“Before I knew you, I thought brave was not being afraid. You’ve taught me that bravery is being terrified and doing it anyway.” — Laurell K. Hamilton, Blood Noir
That’s it. Exactly. Since E was diagnosed with Crohn’s Disease last June, the near-constant din of worry and fear has stayed with me at varying volumes and intensity. Right now, it is my music.
Last week, E’s doctor informed me that E’s latest test results revealed lower-than-optimal drug levels. I was told to be on alert for any renewed symptoms and to report them immediately, at which time the doctor would likely add a medication. Despite my frequent inquiries about how she’s feeling, E didn’t let on that the pain has returned. Until Monday night, when she spilled the beans that she’s been in pain off and on for the past week, and increasingly so.
“Why didn’t you tell me until now?” I asked (calmly, because I am well aware of the contagion of moods, and the last thing I want to do is to raise her anxiety level).
“I wanted to make sure that’s what it was,” E said (as in, not just a passing thing).
I get it. (Though I wish she’d told me sooner. We’ll have that conversation another day, when she’s well enough to hear it.) She doesn’t want to take more drugs. I don’t blame her. I’ve been pushing the doctors to get her off whatever we could as soon as we could, and it’s worked pretty well since the summer, where her flare necessitated multiple meds and, as a last resort, a four-week course of steroids. Her admission must have felt like a failure; like we’re taking backwards steps. Are we too late to stop it from a return to last spring’s debilitating symptoms? Or will she start feeling better soon? In my research and conversations about Crohn’s, the stories run the gamut. There is no one typical path. So we don’t know which road we’ll be on, which makes uncertainty our reality.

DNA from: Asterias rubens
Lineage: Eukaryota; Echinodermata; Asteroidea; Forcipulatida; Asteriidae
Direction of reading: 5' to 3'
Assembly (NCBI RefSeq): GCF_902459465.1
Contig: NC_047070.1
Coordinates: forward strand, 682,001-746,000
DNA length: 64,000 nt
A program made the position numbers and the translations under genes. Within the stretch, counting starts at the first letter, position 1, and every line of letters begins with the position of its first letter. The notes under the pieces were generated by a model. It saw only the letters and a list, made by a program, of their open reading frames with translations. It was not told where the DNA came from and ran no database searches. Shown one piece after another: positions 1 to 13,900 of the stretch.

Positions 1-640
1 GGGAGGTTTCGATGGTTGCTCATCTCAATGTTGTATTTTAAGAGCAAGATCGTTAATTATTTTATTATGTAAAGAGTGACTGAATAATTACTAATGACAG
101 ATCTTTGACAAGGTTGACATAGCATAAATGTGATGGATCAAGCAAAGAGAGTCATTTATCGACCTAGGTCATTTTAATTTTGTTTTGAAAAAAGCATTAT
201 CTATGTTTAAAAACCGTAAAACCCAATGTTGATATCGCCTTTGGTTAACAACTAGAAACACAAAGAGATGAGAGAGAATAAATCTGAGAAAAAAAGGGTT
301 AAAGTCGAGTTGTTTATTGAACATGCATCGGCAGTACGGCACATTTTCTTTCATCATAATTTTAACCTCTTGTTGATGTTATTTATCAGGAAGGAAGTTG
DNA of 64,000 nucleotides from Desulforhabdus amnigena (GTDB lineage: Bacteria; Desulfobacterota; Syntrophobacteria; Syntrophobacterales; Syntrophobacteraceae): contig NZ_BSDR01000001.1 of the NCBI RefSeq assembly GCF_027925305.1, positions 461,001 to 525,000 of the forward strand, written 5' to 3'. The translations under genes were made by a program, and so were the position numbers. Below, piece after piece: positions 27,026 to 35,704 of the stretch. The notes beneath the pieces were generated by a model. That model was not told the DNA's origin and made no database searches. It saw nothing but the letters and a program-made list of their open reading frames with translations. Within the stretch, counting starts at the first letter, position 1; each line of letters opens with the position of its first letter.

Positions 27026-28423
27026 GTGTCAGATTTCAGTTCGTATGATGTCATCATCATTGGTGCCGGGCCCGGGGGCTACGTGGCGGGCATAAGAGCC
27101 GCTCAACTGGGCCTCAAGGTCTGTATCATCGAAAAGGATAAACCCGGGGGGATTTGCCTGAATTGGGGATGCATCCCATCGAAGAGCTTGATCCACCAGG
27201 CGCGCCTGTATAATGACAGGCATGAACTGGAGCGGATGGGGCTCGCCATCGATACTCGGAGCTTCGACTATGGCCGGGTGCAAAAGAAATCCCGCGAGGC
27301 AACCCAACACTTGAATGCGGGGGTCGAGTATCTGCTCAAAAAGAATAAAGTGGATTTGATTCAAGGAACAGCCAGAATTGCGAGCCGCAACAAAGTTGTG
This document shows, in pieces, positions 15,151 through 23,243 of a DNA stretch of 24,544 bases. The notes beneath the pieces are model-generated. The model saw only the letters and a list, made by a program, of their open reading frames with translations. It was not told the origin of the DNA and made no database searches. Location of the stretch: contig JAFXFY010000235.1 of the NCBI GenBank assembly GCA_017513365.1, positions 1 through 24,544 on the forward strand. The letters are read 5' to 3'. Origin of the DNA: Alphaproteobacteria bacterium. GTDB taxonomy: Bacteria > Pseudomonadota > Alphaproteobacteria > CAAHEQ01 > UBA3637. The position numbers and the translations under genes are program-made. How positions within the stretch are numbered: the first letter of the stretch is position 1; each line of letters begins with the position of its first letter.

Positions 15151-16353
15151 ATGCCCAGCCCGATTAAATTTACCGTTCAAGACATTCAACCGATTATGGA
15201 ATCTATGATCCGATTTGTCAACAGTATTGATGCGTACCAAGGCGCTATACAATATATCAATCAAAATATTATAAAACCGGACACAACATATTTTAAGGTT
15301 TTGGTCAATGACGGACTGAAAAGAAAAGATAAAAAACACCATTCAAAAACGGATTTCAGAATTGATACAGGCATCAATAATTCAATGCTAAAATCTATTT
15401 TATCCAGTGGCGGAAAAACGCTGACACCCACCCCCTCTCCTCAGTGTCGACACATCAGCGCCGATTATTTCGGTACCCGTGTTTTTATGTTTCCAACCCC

Uncertainty is hard for everyone, especially a planner like me. But when you just don’t know what your tomorrow is, it reminds you to celebrate today. Today, E is home. It’s not a great day–she’s not feeling well, nauseated and exhausted. But here’s the flip side: I get to spend the day with her. I get to be the one who tells her it will be alright. More than anyone, she trusts me with her care. And I will not let her down.
E inspires me with her innate bravery, her fierce determination to live her life fully and be like every other kid. But I need to be brave, too (these bracelets–called Bravelets*–remind me to be strong for her). I’m here to shoulder the brunt of the worry so that she doesn’t have to.
“It’s not the size of the dog in the fight, it’s the size of the fight in the dog.” — Mark Twain
*Bravelets are wonderful bracelets where $10 goes toward the associated cause per bracelet. They all bear the “Be Brave” motto and come in different colors depending on the disease/disorder/cause. (For the ones I wear, the $10 goes to the CCFA, the Crohn’s and Colitis Foundation.) There are bravelets for cancer, autism, heart disease, and many other diseases and disorders. http://www.bravelets.com